International Association of Hydrogeologists Australia

WA chapter monthly talk : Airborne EM for Hydrogeology in the Perth Basin

Friday 14 February, 2014

Wednesday 19 February 2014

5:30 socialising, 6:00 pm program start

The Melbourne Hotel, corner of Hay and Milligan Streets

The Western Australian Chapter is proud to announce the first monthly talk on Airborn EM for Hydrogeology in the Perth Basin, by Nathan Tabain.



The city of Perth, Western Australia is likely to face an increasingly large water shortage. Currently the main source of Perth’s water is derived from aquifers located within the Perth Basin. To manage increasing pressure on water resources, long-term predictive groundwater models have been created by the Western Australian Government. These models need to account for all major hydrogeological structures. This thesis explores the application of 1D airborne electromagnetic inversion to identify key large-scale hydrogeological features in the Perth Basin.  Identification of large-scale hydrogeological features is necessary if groundwater models are to successfully predict impacts of different water usage scenarios.

Airborne electromagnetics is a frequently used geophysical technique allowing for the rapid acquisition of data over a wide variety of terrain. The electromagnetics method is used to map the distribution of conductivity within the sub-surface. This technique has been utilised extensively for hydrogeological applications.

An airborne electromagnetic survey spanning approximately 1,600 square km’s including some 400,000 soundings required inversion. Geoelectrical seed models necessary for the inversion were generated and constrained by 2D reflection seismic and resistivity wireline logs. Ultimately a seed model that gave a close fit to the measured data and reasonable correlation to the bore hole and seismic data was selected to perform 1D inversions on all airborne electromagnetic lines which intersected the major fault in the area; the Badaminna Fault. The limitations of the inversion process and results were also explored. The inverted conductivities were subsequently gridded in 3D to generate a located 3D volume of conductivities.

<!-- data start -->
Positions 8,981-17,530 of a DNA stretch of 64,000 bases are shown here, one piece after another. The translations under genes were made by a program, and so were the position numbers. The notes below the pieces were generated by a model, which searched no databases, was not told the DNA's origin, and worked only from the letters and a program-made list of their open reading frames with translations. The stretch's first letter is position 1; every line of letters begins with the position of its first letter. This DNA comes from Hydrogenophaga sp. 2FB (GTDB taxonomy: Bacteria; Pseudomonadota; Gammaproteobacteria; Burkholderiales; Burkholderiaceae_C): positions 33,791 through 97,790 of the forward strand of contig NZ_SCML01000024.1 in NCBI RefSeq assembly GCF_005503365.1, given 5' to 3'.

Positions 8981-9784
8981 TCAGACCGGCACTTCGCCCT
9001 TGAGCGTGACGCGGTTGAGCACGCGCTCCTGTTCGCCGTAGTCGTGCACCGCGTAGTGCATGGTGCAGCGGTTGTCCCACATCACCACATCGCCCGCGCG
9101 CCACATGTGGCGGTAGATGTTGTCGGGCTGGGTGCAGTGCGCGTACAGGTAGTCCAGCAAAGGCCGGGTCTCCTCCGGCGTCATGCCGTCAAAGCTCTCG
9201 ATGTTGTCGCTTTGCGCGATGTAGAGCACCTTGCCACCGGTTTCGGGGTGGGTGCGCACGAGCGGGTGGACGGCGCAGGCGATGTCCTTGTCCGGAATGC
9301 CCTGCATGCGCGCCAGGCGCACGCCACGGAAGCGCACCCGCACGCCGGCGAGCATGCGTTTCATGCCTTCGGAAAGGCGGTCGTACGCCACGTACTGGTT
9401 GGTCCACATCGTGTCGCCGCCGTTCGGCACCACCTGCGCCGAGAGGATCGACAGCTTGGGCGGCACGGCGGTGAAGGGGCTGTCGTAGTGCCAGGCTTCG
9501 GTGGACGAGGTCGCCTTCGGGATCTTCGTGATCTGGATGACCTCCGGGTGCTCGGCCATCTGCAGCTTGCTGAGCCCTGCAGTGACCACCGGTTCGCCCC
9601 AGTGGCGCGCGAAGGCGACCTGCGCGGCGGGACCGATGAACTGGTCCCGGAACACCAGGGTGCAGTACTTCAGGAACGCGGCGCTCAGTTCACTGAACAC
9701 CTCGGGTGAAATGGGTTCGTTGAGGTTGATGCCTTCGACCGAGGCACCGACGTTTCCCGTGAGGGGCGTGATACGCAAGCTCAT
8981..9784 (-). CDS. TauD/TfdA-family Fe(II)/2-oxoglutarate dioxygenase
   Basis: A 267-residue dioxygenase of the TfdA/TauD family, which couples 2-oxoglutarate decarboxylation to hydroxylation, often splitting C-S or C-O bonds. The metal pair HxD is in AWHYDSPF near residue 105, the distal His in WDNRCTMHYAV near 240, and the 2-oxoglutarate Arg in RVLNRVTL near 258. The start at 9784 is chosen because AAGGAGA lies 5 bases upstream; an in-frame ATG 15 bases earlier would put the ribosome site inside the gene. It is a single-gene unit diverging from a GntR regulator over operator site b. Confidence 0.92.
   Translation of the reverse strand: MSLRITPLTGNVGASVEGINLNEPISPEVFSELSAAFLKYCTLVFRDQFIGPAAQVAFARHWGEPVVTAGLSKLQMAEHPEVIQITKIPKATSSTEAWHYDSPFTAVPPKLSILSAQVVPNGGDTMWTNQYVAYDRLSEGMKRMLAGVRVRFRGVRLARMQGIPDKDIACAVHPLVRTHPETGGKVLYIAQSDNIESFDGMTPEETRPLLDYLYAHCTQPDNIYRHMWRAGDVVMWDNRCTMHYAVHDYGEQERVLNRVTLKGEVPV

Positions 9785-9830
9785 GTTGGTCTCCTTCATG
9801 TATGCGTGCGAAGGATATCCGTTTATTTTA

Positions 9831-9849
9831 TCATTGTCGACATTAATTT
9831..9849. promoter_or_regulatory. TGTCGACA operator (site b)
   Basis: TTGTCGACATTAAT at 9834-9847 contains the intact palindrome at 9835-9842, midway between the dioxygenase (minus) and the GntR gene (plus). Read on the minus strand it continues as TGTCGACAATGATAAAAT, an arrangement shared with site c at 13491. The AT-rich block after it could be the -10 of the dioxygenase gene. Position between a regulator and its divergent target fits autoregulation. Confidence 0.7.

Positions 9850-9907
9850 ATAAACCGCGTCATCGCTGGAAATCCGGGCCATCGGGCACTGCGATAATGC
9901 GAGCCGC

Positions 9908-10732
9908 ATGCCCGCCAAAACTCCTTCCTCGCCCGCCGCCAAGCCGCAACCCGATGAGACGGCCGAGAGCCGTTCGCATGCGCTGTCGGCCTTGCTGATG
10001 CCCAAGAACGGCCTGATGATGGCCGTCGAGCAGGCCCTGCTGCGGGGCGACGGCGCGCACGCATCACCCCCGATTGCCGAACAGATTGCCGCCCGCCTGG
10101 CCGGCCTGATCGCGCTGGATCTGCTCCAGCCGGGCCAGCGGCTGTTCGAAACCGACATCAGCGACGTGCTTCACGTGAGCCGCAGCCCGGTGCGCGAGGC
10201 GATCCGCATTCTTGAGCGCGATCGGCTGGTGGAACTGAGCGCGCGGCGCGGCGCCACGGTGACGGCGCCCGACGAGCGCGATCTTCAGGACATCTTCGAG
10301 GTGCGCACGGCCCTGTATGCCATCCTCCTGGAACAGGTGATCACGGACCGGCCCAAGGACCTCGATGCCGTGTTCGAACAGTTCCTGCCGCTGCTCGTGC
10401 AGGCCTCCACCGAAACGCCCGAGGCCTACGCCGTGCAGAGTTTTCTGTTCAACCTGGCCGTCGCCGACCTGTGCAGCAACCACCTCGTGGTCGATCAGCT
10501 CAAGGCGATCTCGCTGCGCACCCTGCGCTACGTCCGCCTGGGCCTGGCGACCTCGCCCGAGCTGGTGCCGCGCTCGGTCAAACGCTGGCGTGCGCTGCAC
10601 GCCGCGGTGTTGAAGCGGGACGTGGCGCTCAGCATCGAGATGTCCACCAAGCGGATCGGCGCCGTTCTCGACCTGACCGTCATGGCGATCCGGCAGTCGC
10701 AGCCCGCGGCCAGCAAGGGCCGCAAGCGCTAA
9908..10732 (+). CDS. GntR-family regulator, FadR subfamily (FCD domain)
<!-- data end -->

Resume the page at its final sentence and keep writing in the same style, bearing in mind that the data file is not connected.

The 3D volume of conductivities derived from the airborne electromagnetic inversions revealed several large and hydrogeologically significant features. Of particular note is the Badaminna Fault Zone. The top of the Badaminna Fault Zone is clearly visible as a north striking relatively conductive feature. Basic interpretation of a 2D seismic line intersecting the Badaminna Fault Zone enabled geological structures to be identified, including a clear displacement across the fault zone. This displacement may facilitate or prevent recharge/discharge across aquifers on either side of the fault.

Other large-scale hydrogeological features revealed within the 3D conductivity volume included expansive, electrically conductive, potentially confining layers on both sides of the Badaminna Fault. The characterisation of the potential confining formation is of particular importance, as clay bearing layers typically prevent the movement of water between aquifers. An expansive thick zone of continuous rock has been identified in the centre of the 3D volume and may be the site of a window where major aquifers meet near the surface. Additional potential major faulting and near-surface formation boundaries were also identified.

The geological features identified and characterised in this project can be integrated into a large-scale hydrogeological flow model, improving the accuracy of known groundwater movement. This will assist in securing Perth’s groundwater supply for the future.


Brief Biography


Nathan Tabain is a Geophysics Graduate from Curtin University. He graduated with a Bachelor degree in 2012 and continued his studies in 2013 by enrolling in Honours. The dissertation topic chosen during Honours was “Airborne EM for Hydrogeology in the Perth Basin”, supervised by Dr. Brett Harris and Dr. Andrew Pethick. His honours presentation was awarded “Best Student Presentation” by the Australian Society of Exploration Geophysicists – WA Division. In November 2013 he completed his Honours degree and was awarded First Class Honours.

Nathan will be commencing his Geoscience career as a Geometallurgist Graduate with Rio Tinto Iron Ore in February 2013, having completed a Summer Vacation Program with Rio Tinto the previous year.


CGG is generously sponsoring the event. CGG is a fully integrated Geoscience company providing leading geological, geophysical and reservoir capabilities to its broad base of customers primarily from the global oil and gas industry. Through its three complementary business divisions of Equipment, Acquisition and Geology, Geophysics & Reservoir (GGR), CGG brings value across all aspects of natural resource exploration and exploitation.


Recent News